This Week In History News, Dec. 9 – 15

Published December 14, 2018

500-year-old skeleton with thigh-high leather boots unearthed, Einstein's "God letter" sold at auction, Crusades-era gold coins uncovered.

A 500-Year-Old Skeleton Wearing Thigh-High Leather Boots Was Unearthed In London

Boots Skeleton Thames

MOLA Headland InfrastructureThe 500-year-old skeleton in thigh-high leather boots by thw river Thames.

The skeleton of a man that is believed to date back 500 years was uncovered face-down in the mud by London’s river Thames. What’s remarkable about this particular discovery is that the skeleton was found wearing thigh-high leather boots that are nearly fully intact.

The skeleton was found in the Bermondsey neighborhood in south London by archeologists at work on the city’s new “super sewer.”

See more here.

Albert Einstein’s Infamous ‘God Letter’ Just Sold For A Whopping $2.9 Million

Albert Einstein Smoking A Pipe

Wikimedia Commons

It’s not often that a mere piece of paper will be worth a few million dollars. But when it’s a letter written by Albert Einstein about how God is a “product of human weaknesses,” a multimillion-dollar price tag is exactly what you get.

A document written by the iconic, Nobel Prize-winning physicist that’s known as the “God letter” just sold at Christie’s auction house in New York for a whopping $2.9 million.

According to Christie’s, this is a “remarkably candid, private letter” that “most fully articulated expression of his religious and philosophical views.”

Read on here.

A Trove Of 900-Year-Old Crusade-Era Gold Coins Was Discovered In Israel On The First Night Of Hanukkah

Gold Coins Israel

Yaniv Berman, courtesy of the Caesarea Development CorporationThe coins found in Caesarea.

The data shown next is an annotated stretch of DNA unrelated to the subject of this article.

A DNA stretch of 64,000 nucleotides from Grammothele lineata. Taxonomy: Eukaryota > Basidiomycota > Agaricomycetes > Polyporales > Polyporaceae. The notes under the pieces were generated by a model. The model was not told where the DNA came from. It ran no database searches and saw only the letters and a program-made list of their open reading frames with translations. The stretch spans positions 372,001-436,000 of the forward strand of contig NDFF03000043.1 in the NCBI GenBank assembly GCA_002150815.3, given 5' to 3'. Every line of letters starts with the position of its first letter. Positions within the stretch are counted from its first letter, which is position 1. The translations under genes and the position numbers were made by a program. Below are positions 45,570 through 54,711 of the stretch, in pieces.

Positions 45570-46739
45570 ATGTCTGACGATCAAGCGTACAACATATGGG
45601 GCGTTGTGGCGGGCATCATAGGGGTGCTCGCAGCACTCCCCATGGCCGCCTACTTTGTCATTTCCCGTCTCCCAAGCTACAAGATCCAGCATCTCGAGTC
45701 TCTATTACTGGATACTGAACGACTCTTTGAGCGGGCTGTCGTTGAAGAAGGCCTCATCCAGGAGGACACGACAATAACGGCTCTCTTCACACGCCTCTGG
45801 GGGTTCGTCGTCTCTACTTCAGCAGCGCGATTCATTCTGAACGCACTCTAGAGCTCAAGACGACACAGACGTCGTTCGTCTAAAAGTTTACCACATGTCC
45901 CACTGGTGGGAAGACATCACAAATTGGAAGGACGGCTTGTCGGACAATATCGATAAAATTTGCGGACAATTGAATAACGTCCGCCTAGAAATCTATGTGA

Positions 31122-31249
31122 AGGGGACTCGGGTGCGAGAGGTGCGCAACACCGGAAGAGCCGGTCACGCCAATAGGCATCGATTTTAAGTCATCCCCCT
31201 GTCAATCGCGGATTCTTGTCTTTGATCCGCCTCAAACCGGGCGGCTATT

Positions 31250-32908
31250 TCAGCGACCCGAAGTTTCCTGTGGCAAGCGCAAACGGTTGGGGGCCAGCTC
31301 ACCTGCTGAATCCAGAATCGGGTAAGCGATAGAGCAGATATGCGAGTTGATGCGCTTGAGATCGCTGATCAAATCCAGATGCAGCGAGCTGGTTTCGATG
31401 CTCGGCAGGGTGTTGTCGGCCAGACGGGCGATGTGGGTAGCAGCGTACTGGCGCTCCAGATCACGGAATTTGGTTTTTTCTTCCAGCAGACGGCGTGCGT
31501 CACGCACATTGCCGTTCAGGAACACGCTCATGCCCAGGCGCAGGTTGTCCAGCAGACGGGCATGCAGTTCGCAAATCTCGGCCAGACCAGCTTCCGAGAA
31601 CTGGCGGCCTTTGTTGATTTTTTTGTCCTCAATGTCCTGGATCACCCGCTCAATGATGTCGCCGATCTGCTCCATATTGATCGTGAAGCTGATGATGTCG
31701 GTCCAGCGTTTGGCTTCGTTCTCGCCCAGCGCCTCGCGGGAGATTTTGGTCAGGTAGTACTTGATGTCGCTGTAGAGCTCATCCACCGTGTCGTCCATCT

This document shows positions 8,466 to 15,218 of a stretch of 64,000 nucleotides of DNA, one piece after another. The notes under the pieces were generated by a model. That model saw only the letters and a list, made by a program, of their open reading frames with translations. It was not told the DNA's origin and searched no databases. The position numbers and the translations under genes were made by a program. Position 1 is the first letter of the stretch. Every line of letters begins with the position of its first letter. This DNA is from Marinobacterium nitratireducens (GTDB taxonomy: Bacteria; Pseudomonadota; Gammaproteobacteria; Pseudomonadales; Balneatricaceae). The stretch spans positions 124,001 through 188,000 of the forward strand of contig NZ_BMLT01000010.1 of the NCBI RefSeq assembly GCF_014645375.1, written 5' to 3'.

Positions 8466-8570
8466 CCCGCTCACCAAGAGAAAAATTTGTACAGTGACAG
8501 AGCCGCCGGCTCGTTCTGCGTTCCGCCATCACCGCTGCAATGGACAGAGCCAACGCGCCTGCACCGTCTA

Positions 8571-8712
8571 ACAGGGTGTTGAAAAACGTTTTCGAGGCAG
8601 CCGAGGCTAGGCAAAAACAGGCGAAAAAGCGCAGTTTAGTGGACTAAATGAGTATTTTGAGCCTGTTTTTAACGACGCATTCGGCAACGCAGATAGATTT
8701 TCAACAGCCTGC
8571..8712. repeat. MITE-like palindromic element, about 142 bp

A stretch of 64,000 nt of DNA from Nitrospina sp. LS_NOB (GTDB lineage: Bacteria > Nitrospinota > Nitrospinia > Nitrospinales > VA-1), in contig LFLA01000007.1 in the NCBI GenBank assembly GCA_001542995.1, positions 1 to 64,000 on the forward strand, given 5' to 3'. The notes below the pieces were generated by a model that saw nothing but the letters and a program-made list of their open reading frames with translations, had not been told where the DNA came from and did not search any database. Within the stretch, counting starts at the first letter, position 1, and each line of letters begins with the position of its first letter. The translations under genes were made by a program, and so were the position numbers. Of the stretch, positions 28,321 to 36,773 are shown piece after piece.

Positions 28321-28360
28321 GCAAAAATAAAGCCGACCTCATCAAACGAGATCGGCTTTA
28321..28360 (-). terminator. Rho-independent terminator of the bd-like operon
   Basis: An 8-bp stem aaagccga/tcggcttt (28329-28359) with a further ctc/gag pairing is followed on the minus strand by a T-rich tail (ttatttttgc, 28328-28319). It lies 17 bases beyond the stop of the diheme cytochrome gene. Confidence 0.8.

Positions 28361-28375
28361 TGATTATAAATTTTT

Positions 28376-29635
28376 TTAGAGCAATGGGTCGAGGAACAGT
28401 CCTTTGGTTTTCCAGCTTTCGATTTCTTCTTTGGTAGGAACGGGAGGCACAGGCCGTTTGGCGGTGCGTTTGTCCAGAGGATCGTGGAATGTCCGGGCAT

The Israel Antiquities Authority (IAA) announced the discovery of a number of gold coins that date back to the crusades, and are thought to be connected to “one of the most dramatic events in the history of Caesarea,” Israel.

A total of 24, rare, gold coins were found in a bronze pot between some stones in the side of a well within the port city. Along with the estimated 900-year-old coins was a single earring. It’s thought that the coins were hidden by someone who hoped to retrieve them but never returned, potentially due to a premature death at the hands of the crusader army.

Indeed, archeologists believe that the owner of the coins may have died during the crusade on Caesarea in 1101.

Dig deeper here.

All That's Interesting
Established in 2010, All That's Interesting brings together a dedicated staff of digital publishing veterans and subject-level experts in history, true crime, and science. From the lesser-known byways of human history to the uncharted corners of the world, we seek out stories that bring our past, present, and future to life. Privately-owned since its founding, All That's Interesting maintains a commitment to unbiased reporting while taking great care in fact-checking and research to ensure that we meet the highest standards of accuracy.
John Kuroski
John Kuroski is the editorial director of All That's Interesting. He graduated from New York University with a degree in history, earning a place in the Phi Alpha Theta honor society for history students. An editor at All That's Interesting since 2015, his areas of interest include modern history and true crime.